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Despite being extinct more than 12,000 years ago, its presence on the banners of the Stark family from

Game of Thrones

has made the giant wolf (

Canis dirus)

one of the best known prehistoric animals.

Before appearing in the novels of George RR Martin, and in their television adaptation, where they are known as direwolves, these superpredators

populated the prairies and forests of North America

during much of the Pleistocene, feeding on large mammals such as bison, horses or mammoths.

Giant wolves were slightly larger than the current Yukon wolf (the largest living subspecies) and 25% heavier.

They had notably larger teeth and a bite force superior to that of any canid species, capable of crushing bones.

Morphological reconstructions had led many scientists to think that the giant wolf was a direct relative of today's wolves, but now

DNA analysis has revealed a different story.

A new study published this Wednesday in the journal


points out that the evolutionary divergence between the two species is much earlier than was supposed and would place the giant wolf in a completely different genus.

In fact, the authors propose to change its binary name to

Aenocyon dirus

, a classification that was already proposed by paleontologist John Campbell Merriam more than a century ago.

Genetic research shows that, in reality, this prehistoric species was so far removed from relatives such as the coyote or the common wolf that interbreeding was not possible.

Anatomical similarities had led to theorizing that there was a kinship similar to that between sapiens and Neanderthals, but DNA shows a more distant relationship, such as that between humans and chimpanzees.

"Instead of being closely related to other canids in North America, we have discovered that the giant wolf

represents a branch that broke away from the rest millions of years ago

. They are the last representatives of a now extinct lineage," explains Angela Perri, a researcher at the Department. of Archeology from Durham University and lead author of the article.

In the television version, the pets of Eddard Stark's children were embodied by Inuit dogs from the North - a cross between a husky and a German shepherd - or by an arctic wolf in the case of Ghost, Jon Snow's wolf (the scenes were filmed in front of chroma to later double the size of the animals using CGI).

In the novels and in the English series, the name 'Dire wolf' is used, which corresponds to the prehistoric animal known as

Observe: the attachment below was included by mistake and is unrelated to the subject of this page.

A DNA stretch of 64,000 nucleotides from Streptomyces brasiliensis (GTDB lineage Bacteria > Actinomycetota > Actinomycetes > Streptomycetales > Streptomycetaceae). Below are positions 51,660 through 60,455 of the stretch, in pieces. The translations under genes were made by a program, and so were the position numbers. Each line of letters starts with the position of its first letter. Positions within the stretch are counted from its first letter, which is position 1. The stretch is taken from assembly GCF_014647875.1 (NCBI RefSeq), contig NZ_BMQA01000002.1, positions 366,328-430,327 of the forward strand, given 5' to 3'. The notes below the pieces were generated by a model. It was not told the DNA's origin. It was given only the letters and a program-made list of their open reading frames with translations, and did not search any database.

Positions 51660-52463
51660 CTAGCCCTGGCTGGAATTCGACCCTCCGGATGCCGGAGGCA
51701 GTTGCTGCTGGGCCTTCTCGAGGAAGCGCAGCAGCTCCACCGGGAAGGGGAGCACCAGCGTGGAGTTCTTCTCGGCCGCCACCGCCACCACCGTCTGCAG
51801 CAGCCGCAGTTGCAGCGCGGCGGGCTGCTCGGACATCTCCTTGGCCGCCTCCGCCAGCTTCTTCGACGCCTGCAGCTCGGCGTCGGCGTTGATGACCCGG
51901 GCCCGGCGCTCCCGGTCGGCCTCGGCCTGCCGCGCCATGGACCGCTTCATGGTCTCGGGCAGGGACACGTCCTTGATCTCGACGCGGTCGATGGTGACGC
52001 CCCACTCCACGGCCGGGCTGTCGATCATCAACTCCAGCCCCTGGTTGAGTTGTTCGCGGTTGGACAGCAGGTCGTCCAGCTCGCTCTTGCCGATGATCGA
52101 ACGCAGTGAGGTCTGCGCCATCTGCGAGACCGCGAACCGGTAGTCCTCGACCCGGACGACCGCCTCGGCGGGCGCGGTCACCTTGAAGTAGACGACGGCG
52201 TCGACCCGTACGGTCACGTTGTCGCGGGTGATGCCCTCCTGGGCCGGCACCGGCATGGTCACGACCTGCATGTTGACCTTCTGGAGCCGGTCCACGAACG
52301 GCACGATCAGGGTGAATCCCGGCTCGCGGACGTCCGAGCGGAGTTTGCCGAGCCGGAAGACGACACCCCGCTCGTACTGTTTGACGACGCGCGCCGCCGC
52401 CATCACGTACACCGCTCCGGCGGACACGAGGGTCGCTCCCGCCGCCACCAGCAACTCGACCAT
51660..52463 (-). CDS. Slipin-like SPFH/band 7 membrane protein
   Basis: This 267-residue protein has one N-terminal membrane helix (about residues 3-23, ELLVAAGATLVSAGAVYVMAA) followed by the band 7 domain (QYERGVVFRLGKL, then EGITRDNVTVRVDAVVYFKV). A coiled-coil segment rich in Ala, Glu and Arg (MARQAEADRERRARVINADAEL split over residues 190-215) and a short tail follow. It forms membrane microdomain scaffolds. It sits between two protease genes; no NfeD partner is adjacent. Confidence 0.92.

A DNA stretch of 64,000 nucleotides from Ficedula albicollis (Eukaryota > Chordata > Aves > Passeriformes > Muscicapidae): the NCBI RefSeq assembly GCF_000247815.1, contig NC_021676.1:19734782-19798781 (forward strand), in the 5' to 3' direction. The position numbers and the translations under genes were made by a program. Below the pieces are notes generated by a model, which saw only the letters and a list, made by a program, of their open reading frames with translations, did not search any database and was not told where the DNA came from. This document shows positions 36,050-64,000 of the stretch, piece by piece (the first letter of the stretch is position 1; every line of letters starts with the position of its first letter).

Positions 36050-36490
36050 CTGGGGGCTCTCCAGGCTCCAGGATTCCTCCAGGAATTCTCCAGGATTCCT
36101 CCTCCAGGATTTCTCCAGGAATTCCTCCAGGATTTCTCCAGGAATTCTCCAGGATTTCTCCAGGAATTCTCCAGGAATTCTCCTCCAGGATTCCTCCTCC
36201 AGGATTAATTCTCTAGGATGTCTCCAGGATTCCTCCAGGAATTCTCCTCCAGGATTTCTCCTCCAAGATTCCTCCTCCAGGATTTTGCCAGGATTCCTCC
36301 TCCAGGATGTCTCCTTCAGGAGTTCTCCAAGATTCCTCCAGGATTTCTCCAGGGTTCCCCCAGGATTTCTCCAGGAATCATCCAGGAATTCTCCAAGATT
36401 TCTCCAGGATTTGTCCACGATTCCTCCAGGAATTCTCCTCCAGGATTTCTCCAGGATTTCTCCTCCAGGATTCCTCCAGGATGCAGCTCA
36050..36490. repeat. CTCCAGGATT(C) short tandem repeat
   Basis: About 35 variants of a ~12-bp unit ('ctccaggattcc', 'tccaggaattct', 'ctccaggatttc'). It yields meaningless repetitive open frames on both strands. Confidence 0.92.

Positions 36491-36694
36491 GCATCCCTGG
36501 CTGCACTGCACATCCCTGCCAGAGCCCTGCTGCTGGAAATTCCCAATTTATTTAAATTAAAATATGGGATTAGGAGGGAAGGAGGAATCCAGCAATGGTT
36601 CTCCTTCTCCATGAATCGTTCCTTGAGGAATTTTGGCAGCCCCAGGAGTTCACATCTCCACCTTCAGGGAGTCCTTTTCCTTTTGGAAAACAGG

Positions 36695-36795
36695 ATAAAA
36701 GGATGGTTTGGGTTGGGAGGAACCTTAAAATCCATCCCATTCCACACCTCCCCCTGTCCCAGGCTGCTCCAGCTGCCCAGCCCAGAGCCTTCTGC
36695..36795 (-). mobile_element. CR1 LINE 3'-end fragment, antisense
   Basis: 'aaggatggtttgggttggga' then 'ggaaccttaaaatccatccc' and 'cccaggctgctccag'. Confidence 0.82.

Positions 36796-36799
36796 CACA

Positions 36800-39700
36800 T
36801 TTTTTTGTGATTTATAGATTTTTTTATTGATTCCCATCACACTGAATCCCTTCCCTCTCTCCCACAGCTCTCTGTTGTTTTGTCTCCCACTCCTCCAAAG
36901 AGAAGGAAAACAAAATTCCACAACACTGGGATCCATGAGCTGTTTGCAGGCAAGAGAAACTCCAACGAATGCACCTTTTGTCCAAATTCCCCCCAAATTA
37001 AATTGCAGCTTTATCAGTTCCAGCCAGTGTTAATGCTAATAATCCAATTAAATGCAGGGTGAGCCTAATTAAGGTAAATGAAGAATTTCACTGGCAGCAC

Canis dirus

in binomial nomenclature, and which in Spanish is called the giant wolf or terrible wolf.

However, in the Spanish version 'Dire wolf' was translated as huargo, a term that refers to a mythological animal.


"Giant wolves were always an iconic representation of the fauna of the last Ice Age in America, and now they are part of pop culture thanks to

Game of Thrones,

" says Perri.

"But what we knew about their evolutionary history was limited to what we could deduce from the size and shape of their bones and teeth."

The basis of this new work has been the

sequencing of DNA remains from five fossils

found in Wyoming, Idaho, Ohio and Tennessee, with an age of more than 50,000 years.

49 researchers from nine countries participated in the research, analyzing the genomes and comparing them with those of known species.

Still from the 'Game of Thrones' series, with Jon Snow when he finds his direwolf HBO

Their analyzes suggest that, while other canids repeatedly migrated between North America and Eurasia over time,

giant wolves evolved exclusively on the American continent, over millions of years

(little evidence of their presence in Asia has been found).

"The common wolf, the African wolf, the dogs, the coyotes and the jackals can be hybridized", explains Alice Mouton, of the University of California in Los Angeles.

"Most likely, the giant wolves were separated from the rest more than five million years ago, a divergence so far away that it is surprising. This find highlights how special and unique the giant wolf was."

This isolation can also explain the genetic difference and its disadvantages to adapt to big changes.

"It is likely that a combination of factors was behind their disappearance,"

explains Perri, "although the main cause must have been climate change that came at the end of the last Ice Age, which led to a warmer environment and the extinction of the megaherbivores on which it depended, such as mammoths, camels, giant sloths and horses. "

That moment - between 12,000 and 13,000 years ago - also marks the extinction of other superpredators, such as short-faced bears or American lions.

"In the case of the giant wolf, the introduction of new diseases brought by wolves, coyotes and dogs recently arrived from other territories, which they could not survive, could also have had an influence. And the arrival of humans, who hunted similar prey, probably it didn't help either. "

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